Suggested by Ben Levenson –
May 22, 2019 – Molecular memory – When young neurons are exposed to a foreign drug, such as nicotine, they create a molecular “memory,” said first author Ben Romoli, Ph.D., a postdoctoral fellow in the Dulcis’ lab. By increasing the expression of nicotine receptors and the molecular marker Nurr1, a protein that is normally found only in dopaminergic neurons, these GABA- and Glutamate-expressing neurons acquire the “readiness” to switch to a dopaminergic program when properly motivated by nicotine in the adult.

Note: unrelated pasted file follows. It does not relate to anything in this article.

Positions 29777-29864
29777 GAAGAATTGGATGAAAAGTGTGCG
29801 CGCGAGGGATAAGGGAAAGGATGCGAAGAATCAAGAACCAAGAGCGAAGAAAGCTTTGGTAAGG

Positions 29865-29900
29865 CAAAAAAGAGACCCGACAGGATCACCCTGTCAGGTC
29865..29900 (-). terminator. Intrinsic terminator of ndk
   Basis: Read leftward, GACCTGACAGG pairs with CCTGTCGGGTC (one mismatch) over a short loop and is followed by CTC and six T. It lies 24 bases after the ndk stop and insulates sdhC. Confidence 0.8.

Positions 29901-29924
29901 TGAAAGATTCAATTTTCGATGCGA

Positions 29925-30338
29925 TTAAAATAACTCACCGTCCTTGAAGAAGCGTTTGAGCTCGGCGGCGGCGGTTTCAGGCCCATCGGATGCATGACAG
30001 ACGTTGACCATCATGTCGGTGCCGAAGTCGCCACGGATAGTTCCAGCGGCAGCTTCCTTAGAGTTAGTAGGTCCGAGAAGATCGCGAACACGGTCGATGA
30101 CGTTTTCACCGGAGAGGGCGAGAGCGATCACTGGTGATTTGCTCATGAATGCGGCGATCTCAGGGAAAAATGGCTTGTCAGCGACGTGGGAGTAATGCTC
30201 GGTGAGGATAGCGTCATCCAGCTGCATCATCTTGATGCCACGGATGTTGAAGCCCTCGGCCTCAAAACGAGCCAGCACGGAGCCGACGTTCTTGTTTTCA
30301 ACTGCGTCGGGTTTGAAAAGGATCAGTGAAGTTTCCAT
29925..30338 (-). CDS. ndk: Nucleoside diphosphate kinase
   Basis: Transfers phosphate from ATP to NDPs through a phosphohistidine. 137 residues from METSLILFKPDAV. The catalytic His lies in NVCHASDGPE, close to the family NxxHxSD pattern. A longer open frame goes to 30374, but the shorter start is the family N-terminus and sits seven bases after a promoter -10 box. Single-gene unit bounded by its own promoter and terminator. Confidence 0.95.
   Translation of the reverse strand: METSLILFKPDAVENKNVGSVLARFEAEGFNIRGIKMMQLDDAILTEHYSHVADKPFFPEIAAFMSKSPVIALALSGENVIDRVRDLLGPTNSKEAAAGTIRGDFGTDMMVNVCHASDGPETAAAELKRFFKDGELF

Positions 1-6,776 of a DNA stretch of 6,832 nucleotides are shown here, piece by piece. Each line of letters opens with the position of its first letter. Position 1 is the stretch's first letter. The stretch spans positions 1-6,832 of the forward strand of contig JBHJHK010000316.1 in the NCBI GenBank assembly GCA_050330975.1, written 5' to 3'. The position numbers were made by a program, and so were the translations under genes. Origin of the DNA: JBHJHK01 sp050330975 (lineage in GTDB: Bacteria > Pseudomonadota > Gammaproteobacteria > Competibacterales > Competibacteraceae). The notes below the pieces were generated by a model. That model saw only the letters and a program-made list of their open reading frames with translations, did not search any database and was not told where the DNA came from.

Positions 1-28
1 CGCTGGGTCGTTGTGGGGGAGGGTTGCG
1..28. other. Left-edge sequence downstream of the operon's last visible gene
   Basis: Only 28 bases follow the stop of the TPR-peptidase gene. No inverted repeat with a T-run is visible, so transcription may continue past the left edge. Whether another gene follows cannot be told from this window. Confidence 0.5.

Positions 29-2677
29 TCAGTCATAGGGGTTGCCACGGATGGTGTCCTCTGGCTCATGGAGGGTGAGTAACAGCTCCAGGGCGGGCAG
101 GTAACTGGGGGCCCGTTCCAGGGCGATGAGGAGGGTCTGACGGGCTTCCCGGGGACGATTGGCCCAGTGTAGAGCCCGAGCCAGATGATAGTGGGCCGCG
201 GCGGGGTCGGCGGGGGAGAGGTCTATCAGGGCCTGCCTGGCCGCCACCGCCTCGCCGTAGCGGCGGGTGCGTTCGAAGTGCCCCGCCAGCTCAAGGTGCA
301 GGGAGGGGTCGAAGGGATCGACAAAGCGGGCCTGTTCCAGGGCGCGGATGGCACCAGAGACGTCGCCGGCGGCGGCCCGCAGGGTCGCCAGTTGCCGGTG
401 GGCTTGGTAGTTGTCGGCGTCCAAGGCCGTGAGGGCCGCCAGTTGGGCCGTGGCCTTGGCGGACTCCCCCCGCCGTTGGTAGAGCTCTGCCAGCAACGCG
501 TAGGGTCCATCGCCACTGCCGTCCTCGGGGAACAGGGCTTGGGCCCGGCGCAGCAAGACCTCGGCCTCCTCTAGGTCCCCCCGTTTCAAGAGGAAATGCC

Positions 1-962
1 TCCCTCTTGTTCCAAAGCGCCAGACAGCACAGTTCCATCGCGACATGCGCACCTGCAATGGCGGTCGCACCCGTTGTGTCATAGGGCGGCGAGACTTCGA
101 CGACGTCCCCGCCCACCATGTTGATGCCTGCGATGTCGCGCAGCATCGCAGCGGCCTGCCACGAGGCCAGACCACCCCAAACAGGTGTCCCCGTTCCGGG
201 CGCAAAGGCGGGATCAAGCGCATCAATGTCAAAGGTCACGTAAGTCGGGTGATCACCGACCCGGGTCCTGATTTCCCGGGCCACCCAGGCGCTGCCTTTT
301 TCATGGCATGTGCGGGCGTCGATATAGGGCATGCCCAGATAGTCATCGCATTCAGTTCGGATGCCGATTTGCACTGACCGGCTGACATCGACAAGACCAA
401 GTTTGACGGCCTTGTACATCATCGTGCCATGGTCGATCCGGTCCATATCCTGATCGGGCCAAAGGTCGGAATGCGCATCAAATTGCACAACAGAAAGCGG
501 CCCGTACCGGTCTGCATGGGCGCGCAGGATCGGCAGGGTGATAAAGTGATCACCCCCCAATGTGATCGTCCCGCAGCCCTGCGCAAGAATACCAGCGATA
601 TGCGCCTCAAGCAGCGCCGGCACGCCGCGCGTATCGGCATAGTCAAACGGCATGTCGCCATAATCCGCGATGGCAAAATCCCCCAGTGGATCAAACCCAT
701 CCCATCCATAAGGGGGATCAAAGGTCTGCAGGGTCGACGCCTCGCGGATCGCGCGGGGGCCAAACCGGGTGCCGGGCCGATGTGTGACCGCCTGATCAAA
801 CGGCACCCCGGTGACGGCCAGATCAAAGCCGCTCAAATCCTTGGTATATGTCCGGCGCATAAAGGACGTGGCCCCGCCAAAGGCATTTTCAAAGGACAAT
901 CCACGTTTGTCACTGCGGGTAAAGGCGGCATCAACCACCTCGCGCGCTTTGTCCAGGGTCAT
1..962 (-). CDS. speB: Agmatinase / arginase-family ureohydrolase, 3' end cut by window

“We found that when the same animals are exposed to nicotine in adulthood, a fraction of these ‘primed’ glutamatergic neurons in the reward center begins to express genes required to produce dopamine. More dopamine in the system generates enhanced reward responses that lead to increased nicotine preference.” Dulcis said uncovering the molecular mechanism and the identity of the neuronal network involved is an important step toward a fuller comprehension of how a complex condition like addiction may work.